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Global patterns of ectomycorrhizal introductions
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Global patterns of ectomycorrhizal introductions

Author: Else C Vellinga; Benjamin E Wolfe; Anne Pringle
Publisher: Blackwell Publishing
Edition/Format: Article Article : English
Publication:New Phytologist, 181, no. 4 (2009)
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Document Type: Article
All Authors / Contributors: Else C Vellinga; Benjamin E Wolfe; Anne Pringle
Language Note: English
Unique Identifier: 773367729


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    library:oclcnum "773367729" ;
    schema:about <> ; # symbiosis
    schema:about <> ; # fungi
    schema:about <> ; # ascomycete and basidiomycete
    schema:about <> ; # fungal biodiversity
    schema:about <> ; # forestry
    schema:about <> ; # host specificity
    schema:about <> ; # fungal biogeography
    schema:about <> ; # invasion or conservation biology
    schema:contributor <> ; # Anne Pringle
    schema:contributor <> ; # Benjamin E. Wolfe
    schema:creator <> ; # Else C. Vellinga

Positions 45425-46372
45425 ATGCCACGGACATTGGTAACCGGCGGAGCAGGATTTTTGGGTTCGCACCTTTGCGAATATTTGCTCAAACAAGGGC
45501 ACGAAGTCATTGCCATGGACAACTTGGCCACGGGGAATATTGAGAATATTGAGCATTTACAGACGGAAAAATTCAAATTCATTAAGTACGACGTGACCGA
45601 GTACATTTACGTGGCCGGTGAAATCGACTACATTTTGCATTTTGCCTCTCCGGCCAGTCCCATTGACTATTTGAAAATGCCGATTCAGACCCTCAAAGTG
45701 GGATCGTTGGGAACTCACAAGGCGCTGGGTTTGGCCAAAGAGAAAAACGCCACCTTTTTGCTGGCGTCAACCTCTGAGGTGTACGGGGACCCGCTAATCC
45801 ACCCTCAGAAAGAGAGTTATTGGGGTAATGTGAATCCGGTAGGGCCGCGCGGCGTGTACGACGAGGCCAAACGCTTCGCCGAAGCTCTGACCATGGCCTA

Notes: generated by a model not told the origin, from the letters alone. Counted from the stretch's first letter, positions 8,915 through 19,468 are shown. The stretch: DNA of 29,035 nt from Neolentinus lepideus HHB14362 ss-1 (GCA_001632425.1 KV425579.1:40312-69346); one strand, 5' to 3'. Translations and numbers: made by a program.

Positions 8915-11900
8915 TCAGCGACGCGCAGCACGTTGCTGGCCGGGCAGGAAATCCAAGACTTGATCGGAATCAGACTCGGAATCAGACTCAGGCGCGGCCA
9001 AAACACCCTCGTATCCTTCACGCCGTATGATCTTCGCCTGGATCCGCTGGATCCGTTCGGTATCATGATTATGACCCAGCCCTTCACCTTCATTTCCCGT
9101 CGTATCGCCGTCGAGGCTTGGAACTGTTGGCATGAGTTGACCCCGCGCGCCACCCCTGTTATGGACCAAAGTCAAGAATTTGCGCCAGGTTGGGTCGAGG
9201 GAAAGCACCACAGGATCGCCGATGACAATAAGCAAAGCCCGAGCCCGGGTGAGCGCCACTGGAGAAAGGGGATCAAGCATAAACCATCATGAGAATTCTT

schema:datePublished "2009-03-01" ;
    schema:description "â€Ø  Plants have often been moved across the globe with intact root systems. These roots are likely to have housed symbiotic ectomycorrhizal (EM) fungi and the movement of plants may have facilitated the introduction of EM fungi. â€Ø  Here, we report data compiled from a newly created database of EM fungal introductions. We estimate the magnitude of EM fungal introductions around the world and examine patterns associated with these introductions. We also use the data to develop a framework for understanding the invasion biology of EM fungi. â€Ø  At least 200 species of basidiomycete and ascomycete EM fungi have been moved from native ranges to novel habitats. The majority of recorded introductions are associated with Pinus or Eucalyptus plantations in the southern hemisphere. Most introduced species appear to be constrained from spreading in novel habitats and associate only with their introduced hosts. Aspects of life history, including host range, may influence the ability of EM species to establish or invade. â€Ø  Human‐caused introductions of EM fungi are a common and global phenomenon. The mechanisms controlling EM fungi in novel habitats and potential impacts of EM fungal introductions are almost entirely unknown." ;
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